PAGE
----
Encyclopedia o f Chicago
Entries : Gage Park
Gage Park

Gage Park

Community Area 63, 7 miles SW of the Loop. The area roughly from 49th to 59th Streets and from Leavitt to Central Park that now comprises Gage Park was once part of the vast Illinois prairie that extended to the Southwest Side of Chicago. In the 1840s Germans settled there as farmers, and in 1865 the area was incorporated as the town of Lake, which was annexed to Chicago in 1889. At that time, there were but 30 wood frame cottages in Gage Park, and no paved streets or public transportation. Between 1900 and 1910, however, the electric trolley extended its service to Western and Kedzie Streets, contributing to a building boom. In 1911, the Bartlett Realty Company developed Marquette Manor, which became an economic stimulus for further neighborhood development. From 1905 to 1919, Western and Garfield Boulevards were laid out, and residential and industrial development escalated. The neighborhood was named after the Gage family, who owned much property in the area.

Floodwaters in Gage Park, 1909
While Protestants tended to settle in Chicago Lawn (known more colloquially as Marquette Park ), Roman Catholics settled in Gage Park. Many came to Gage Park from nearby Bridgeport and Back of the Yards. By 1920 there were 13,692 people in Gage Park, mostly Bohemian and Polish, and mostly employees of the Union Stock Yard. The community supported three movie theaters, including the Colony, which was built in 1925 in classical Gothic style at 5842 South Kedzie. Slavic immigrants were lured to the area as national churches were created. St. Simon's was organized by Slavic Catholics in 1926 while Lithuanians organized the Nativity of the Blessed Virgin Mary parish in 1927, the largest Lithuanian parish outside Lithuania. Also in 1927, Poles organized St. Turibius Parish.

In 1922, Ben F. Bohac, a Czech American, organized one of the largest savings and loan institutions in Illinois, Talman Home Federal Savings and Loan at 51st and Talman Streets. Talman merged with the LaSalle National Bank in 1992. Bordered on three sides by railroads, Gage Park attracted other important employers, including Central Steel and Wire Company, Royal Crown Bottling Company, and World's Finest Chocolate.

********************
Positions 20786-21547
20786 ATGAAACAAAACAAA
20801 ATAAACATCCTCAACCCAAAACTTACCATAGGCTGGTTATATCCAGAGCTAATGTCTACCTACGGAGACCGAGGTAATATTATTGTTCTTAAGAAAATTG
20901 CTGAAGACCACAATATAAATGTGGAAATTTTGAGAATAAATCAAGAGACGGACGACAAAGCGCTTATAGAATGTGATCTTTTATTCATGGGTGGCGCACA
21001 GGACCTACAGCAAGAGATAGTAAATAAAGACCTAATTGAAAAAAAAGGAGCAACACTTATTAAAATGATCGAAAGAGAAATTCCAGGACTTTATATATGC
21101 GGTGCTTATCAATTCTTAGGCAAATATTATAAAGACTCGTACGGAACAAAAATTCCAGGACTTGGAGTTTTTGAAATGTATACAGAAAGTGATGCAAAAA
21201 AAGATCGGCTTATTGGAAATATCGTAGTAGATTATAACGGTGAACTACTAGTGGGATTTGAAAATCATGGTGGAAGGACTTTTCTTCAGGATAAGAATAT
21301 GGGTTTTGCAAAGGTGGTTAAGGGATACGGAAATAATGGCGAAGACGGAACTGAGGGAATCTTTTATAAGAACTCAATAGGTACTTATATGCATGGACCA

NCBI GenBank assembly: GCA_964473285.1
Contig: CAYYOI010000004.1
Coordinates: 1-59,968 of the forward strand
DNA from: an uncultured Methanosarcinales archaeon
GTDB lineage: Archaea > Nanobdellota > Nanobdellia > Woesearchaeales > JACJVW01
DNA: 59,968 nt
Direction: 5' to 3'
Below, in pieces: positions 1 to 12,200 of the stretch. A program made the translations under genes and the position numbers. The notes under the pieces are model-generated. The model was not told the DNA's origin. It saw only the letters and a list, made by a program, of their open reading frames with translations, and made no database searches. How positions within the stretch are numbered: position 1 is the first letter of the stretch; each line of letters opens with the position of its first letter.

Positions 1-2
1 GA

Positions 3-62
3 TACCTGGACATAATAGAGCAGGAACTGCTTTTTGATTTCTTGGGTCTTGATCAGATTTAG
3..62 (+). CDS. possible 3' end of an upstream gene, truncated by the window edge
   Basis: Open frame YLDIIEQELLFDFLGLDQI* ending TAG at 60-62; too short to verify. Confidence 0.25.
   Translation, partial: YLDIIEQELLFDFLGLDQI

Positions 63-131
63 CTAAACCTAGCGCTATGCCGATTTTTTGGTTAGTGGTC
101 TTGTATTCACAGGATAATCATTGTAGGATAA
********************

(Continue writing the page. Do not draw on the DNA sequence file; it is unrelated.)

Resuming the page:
In the 1960s, the Marquette Park–Gage Park area became a center of testing for open housing for African Americans. Martin Luther King, Jr., led a march to Marquette Park where he met violent resistance from counterdemonstrators, a minority of whom were sympathizers of the Ku Klux Klan and the American Nazi Party. In 1972, Gage Park High School was integrated, despite much protest, including a boycott by white parents. In the 1970s and 1980s, several neighborhood organizations were formed to stabilize the area and to ease racial tensions: the Southwest Community Congress sought to improve race relations with bordering neighborhoods, whereas the Southwest Parish and Neighborhood Federation sought to curb real-estate blockbusting tactics and to maintain middle-class stability in the community. A subsidiary, the Southwest Community Development Corporation, has sought to revitalize the area commercially.

Thanks to these efforts, Gage Park has retained its middle-class character, as it grows racially diverse. The 1990 census showed that the community included 26,957 residents, 70 percent of whom were white, 5 percent black and 39 percent Hispanic. Ten years later the population had grown to 39,193, of whom 79 percent were Hispanic and 7 percent African American. In 1993, the Orange Line Elevated rapid transit line was finished, connecting the Loop to Midway Airport, two miles from Gage Park. As a result, home values appreciated 70 percent, from an average of $50,000 in 1985 to $86,450 in 1996.

Gage Park (CA 63)
Year Total
(and by category)
  Foreign Born Native with foreign parentage Males per 100 females
1930 31,535   25.6% 49.2% 105
  31,529 White (100.0%)      
  6 Other (0.0%)      
1960 28,244   15.8% 36.3% 93
  28,222 White (99.9%)      
  2 Negro (0.0%)      
  20 Other races (0.1%)      
1990 26,957   22.9% 98
  18,859 White (70.0%)      
  1,366 Black (5.1%)      
  46 American Indian (0.2%)      
  94 Asian/Pacific Islander (0.3%)      
  6,592 Other race (24.5%)      
  10,574 Hispanic Origin* (39.2%)      
2000 39,193   45.2% 103
  18,596 White alone (47.4%)      
  2,862 Black or African American alone (7.3%)      
  285 American Indian and Alaska Native alone (0.7%)      
  202 Asian alone (0.5%)      
  23 Native Hawaiian and Other Pacific Islander alone (0.1%)      
  15,656 Some other race alone (39.9%)      
  1,569 Two or more races (4.0%)      
  31,079 Hispanic or Latino* (79.3%)      
Chicago Historic Resources Survey: An Inventory of Architecturally and Historically Significant Structures. 1996.
Orr, Kathy. “Gage Park Again.” Daily Southtown, December 20, 1996.
Pacyga, Dominic A., and Ellen Skerrett. Chicago, City of Neighborhoods: Histories and Tours. 1986.